The Greek Ministry of Culture is now expected to grant special permission to Danish DNA expert Hannes Schroeder to examine samples of the skull and teeth so we can learn more about the skeleton’s identity. For now, though, the archaeologists have decided to christen it Pamphilos after the name found engraved on a cup in the wreck.
The Koules Fortress
We met Theodoulou at the Venetian-era Koules Fortress so that we could tour the interior, which recently reopened to the public after a five-year renovation. This is one of Crete’s most splendid monuments and several of the larger halls on the ground floor have been used to display finds such as amphorae, anchors, cannons and utilitarian objects from ancient and Byzantine-era wrecks off the coast of Iraklio, particularly from the islet of Dia.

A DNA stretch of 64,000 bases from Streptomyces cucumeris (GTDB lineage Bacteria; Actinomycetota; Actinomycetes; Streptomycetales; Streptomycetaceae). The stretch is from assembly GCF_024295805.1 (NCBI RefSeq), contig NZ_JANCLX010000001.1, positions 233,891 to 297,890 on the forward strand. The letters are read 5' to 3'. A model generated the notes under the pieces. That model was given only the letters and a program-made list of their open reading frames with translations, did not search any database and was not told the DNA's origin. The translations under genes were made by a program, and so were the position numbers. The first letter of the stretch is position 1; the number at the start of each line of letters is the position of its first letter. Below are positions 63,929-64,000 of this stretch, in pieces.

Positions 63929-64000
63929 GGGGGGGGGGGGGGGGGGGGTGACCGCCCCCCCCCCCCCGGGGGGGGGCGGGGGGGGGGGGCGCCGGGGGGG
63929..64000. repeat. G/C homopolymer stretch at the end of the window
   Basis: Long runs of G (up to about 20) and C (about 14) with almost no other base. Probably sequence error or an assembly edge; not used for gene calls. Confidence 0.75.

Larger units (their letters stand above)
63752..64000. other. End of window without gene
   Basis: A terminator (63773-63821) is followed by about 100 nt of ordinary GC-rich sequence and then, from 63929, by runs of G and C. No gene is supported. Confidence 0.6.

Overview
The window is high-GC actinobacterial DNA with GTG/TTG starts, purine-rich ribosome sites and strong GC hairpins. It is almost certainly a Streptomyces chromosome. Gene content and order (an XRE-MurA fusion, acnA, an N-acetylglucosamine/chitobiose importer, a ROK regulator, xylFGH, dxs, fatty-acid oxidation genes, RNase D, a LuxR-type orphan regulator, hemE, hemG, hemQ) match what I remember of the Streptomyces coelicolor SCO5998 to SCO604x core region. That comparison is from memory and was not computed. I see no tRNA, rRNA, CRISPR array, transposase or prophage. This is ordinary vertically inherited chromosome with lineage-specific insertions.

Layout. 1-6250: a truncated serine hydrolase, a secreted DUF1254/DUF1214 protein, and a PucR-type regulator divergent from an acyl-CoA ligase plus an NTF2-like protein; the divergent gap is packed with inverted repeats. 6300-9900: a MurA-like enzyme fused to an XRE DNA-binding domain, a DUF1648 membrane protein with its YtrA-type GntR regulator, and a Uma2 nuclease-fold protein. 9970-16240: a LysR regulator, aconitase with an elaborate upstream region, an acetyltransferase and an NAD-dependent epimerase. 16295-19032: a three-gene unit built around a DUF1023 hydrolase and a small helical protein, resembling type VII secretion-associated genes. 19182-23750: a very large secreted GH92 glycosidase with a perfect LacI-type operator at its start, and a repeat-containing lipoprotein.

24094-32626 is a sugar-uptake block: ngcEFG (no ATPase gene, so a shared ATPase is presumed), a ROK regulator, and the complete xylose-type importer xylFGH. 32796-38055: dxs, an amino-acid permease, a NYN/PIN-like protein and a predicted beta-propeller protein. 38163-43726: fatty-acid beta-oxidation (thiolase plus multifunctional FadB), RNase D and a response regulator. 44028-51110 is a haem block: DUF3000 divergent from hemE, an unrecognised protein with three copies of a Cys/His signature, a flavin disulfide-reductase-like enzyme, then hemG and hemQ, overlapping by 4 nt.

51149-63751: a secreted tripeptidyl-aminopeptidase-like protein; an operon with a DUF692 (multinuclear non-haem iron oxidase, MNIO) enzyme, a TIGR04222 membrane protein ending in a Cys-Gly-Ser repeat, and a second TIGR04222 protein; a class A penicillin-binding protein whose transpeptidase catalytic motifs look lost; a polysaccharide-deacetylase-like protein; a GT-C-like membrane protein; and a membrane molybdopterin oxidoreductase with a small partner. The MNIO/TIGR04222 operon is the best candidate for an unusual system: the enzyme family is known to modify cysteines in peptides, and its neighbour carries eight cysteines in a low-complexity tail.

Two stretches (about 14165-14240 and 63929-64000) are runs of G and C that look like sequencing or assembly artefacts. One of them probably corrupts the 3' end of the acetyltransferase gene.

“The work that has been done here by the Iraklio Ephorate of Antiquities and its chief Vaso Sythiakaki, and the collaboration between that service and ours, has been really exceptional,” says Theodoulou. “This is the ideal location, right beside the sea, to showcase underwater finds that had been stored in the fortress’s basements until now.”
One of the most impressive displays is of two huge cannons from the La Therese, a vessel in the French fleet that was sunk in the harbor of Iraklio in 1669 just before the city fell into Ottoman hands. That naval battle was the last push by Western forces to help the Venetians break a 20-year siege.